Promise And Problems Of UltraViolet; YouTube And SB Nation’s Premium Sports Play

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March 19, 2012 – 12:24 am

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The Promise And The Problems Of UltraViolet

The TV Everywhere concept has taken some dents lately, but the race to ensure that audiences get to experience the digital content they buy under strict control of the media companies who create and distribute it is entering a new phase. So expect to hear a lot more about the tensions around the digital rights and licensing management system under the UltraViolet alliance this year.

The effort has been embraced by the major Hollywood studios and involves storing the licensing for content in a cloud based system, so consumers who register for a free account can access downloaded “home entertainment” on their devices. The licenses cover downloads from a variety of systems, including Google’s Widevine DRM software, which is also featured on set-top boxes; Marlin DRM, which works on a number of connected TV models; as well as Microsoft PlayReady and Adobe Flash Access 2.0, both of which are blanket PC-based content. (Naturally, content downloaded from Apple’s iTunes Store is not covered by UltraViolet, as that company has tended to pursue its own course.)

It sounds benign: users get access to the movies and shows they downloaded across their digital devices. But CNet’s Molly Wood finds that, at least for now, it will still result in a frustrating experience for users. For one thing, the system is heavily tilted in favor of retailers like Wal-Mart, which has offered to transfer physical DVD content to its streaming service Vudu, which is available on only about 300 devices – and it doesn’t include any Google Android products. And although Vudu is available on iPad, it cannot be seen in high-def, at least not right now. Most notably, Vudu doesn’t have a deal with Disney, so don’t bother bringing in those Cars DVDs that the kids love.

The difficulty in establishing a system for digital content that pleases media companies, retailers and consumers will always have tensions. But the slowness of major media companies to develop a less hindering set of standards that meets the basic consumer demand to “watch what they want, whenever they want and on whatever device they want” will only make it more challenging for the other parts of the media ecosystem, namely advertisers, to be able to participate. Unless advertisers feel digital content is scalable, they won’t bother to spend their dollars on digital video at a level that can support premium content at its current rate. And given the headaches consumers must endure to navigate the various systems, media companies are just as likely to lose them to the forces of fragmentation and piracy as well.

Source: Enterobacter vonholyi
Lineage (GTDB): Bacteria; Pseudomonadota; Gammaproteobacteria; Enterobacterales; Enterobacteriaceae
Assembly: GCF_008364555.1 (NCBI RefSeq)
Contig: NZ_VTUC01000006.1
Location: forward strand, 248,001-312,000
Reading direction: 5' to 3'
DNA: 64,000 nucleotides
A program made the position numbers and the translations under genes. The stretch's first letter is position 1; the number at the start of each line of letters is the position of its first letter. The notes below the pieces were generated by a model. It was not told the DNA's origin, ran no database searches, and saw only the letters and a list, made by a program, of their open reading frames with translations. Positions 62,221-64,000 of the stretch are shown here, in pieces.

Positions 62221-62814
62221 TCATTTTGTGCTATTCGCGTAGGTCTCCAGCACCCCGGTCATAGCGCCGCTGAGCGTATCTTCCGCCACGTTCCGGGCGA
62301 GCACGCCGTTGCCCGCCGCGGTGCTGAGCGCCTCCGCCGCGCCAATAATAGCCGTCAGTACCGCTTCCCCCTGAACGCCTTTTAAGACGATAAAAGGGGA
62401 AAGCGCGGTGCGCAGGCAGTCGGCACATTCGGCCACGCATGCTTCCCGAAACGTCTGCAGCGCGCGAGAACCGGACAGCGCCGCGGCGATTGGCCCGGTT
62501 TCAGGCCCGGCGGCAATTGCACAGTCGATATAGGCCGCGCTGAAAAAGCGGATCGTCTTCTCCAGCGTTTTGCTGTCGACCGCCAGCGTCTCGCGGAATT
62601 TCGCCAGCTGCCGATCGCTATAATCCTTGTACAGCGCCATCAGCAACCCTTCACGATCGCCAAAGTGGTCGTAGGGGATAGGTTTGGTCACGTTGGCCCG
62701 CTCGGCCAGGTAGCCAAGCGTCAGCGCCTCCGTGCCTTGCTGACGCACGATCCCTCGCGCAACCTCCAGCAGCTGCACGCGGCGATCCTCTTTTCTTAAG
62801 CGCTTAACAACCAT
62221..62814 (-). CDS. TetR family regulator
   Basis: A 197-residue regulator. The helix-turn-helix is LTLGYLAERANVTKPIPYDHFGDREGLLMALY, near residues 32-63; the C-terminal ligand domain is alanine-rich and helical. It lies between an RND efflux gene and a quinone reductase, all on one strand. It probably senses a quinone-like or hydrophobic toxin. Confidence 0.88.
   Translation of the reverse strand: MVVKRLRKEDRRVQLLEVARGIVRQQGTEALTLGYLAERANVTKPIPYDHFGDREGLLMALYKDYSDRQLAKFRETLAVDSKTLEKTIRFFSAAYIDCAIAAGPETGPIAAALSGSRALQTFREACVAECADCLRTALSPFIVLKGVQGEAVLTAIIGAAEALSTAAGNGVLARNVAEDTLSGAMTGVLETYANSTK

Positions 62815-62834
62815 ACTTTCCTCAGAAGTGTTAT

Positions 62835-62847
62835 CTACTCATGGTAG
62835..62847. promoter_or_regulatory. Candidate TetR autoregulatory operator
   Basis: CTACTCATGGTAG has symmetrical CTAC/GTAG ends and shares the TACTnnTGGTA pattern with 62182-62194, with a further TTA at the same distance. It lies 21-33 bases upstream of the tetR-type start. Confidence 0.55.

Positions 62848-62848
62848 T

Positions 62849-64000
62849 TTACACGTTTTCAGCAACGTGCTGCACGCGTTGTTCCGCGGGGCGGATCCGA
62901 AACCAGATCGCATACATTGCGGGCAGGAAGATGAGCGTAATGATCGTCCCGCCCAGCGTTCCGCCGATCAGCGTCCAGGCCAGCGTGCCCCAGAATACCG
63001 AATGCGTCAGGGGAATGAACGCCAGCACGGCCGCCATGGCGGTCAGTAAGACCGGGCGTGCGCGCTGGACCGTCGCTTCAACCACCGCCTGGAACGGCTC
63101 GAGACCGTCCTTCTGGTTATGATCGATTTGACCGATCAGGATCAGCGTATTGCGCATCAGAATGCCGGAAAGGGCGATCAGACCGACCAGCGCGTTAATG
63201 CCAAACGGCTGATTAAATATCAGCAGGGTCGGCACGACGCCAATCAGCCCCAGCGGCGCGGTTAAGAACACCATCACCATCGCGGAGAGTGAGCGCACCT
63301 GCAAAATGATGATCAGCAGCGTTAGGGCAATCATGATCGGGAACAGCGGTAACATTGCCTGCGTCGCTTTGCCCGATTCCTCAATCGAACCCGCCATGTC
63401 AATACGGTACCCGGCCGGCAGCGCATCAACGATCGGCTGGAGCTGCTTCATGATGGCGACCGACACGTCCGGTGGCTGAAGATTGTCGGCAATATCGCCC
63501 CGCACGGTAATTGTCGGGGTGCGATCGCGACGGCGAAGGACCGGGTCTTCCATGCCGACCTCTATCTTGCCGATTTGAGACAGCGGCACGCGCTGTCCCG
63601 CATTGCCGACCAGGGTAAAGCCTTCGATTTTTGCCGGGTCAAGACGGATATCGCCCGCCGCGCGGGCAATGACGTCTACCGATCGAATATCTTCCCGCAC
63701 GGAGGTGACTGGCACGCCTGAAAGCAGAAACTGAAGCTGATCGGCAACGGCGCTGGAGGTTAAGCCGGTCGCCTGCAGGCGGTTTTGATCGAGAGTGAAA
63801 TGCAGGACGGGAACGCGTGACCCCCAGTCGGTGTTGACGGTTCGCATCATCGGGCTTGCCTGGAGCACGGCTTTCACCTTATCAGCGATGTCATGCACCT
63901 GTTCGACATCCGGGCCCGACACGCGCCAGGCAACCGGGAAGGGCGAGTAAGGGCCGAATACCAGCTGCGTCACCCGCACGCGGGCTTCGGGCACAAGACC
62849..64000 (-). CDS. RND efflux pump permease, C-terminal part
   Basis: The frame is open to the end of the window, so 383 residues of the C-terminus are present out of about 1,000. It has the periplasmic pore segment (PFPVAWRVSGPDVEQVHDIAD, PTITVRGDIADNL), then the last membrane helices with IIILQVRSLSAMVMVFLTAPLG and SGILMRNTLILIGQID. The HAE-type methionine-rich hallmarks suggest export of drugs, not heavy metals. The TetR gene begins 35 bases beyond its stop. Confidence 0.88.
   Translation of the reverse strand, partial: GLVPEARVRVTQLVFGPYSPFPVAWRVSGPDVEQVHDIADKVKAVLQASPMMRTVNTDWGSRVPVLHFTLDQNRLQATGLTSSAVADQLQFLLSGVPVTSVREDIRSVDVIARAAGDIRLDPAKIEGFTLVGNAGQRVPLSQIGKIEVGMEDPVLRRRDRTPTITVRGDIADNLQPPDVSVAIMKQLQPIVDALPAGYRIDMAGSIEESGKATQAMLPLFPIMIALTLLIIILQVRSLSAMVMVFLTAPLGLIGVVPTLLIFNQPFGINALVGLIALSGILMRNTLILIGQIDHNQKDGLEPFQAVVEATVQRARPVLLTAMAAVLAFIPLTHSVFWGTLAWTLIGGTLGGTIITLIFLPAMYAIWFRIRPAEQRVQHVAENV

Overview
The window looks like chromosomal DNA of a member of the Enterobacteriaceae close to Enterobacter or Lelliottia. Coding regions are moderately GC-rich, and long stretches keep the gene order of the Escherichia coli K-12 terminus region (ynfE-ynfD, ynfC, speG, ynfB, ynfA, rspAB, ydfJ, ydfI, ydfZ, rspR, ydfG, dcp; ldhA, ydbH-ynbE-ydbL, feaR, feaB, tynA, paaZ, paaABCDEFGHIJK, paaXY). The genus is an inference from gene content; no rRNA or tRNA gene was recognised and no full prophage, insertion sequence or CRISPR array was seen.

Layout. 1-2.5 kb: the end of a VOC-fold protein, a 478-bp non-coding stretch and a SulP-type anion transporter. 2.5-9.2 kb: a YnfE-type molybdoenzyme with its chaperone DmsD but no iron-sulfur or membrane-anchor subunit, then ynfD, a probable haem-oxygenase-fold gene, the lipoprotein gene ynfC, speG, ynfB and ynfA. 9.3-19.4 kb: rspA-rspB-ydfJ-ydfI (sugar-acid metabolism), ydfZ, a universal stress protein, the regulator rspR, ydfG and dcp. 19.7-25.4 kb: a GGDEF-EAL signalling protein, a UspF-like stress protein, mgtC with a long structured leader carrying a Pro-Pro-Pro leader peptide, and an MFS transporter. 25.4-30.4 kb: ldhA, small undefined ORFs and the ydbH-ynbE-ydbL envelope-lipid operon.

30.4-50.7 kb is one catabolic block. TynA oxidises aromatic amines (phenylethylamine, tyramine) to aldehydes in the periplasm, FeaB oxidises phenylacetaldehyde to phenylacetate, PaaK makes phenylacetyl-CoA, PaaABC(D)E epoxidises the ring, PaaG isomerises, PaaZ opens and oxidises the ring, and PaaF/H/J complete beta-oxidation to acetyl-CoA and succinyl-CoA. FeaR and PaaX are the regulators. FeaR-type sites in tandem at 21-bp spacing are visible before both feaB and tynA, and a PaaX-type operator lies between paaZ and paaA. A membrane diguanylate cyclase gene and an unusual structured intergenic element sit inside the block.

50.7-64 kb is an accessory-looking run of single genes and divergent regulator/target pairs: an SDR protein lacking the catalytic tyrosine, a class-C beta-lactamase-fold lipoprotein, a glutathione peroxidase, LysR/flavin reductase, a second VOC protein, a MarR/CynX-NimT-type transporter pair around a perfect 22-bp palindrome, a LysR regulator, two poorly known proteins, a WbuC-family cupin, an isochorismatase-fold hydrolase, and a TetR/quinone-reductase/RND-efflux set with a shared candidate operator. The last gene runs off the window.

YouTube And SB Nation’s Premium Sports Play

As major media struggles with the levers of control with UltraViolet and TV Everywhere, YouTube keeps building its new premium video empire. One of the chief reasons consumers will not give up their cable subscription is the access to big, live sports events. Vox Media’s fan-focused sports blog network SB Nation hopes to change that calculus with the full launch its new YouTube channel, which is part of the $100 million partner program the Google-owned video site began last year.

The company is making a big bet on original video, as VOX CEO Jim Bankoff tells AdAge’s Jason Del Rey that "the internet’s not working" and he aims to be part of the force that fixes it.

Still, the big cable companies don’t have much to worry about just yet. Less than a week after SBNation’s big YouTube debut, the best it got for its shows were about 9,000 views.

But this is just the beginning. There’s no question that YouTube has a lot of work ahead if it is going to represent a challenge to cable. But more premium advertisers have been flocking there and deals are being made. At the same time, the online industry-backed Newfront, which includes YouTube, AOL, Hulu, Microsoft Advertising and Yahoo, are showing much more unity than the old media as it struggles to retain some of the controls inherent in the old model.
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By David Kaplan

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March 19, 2012 – 12:24 am

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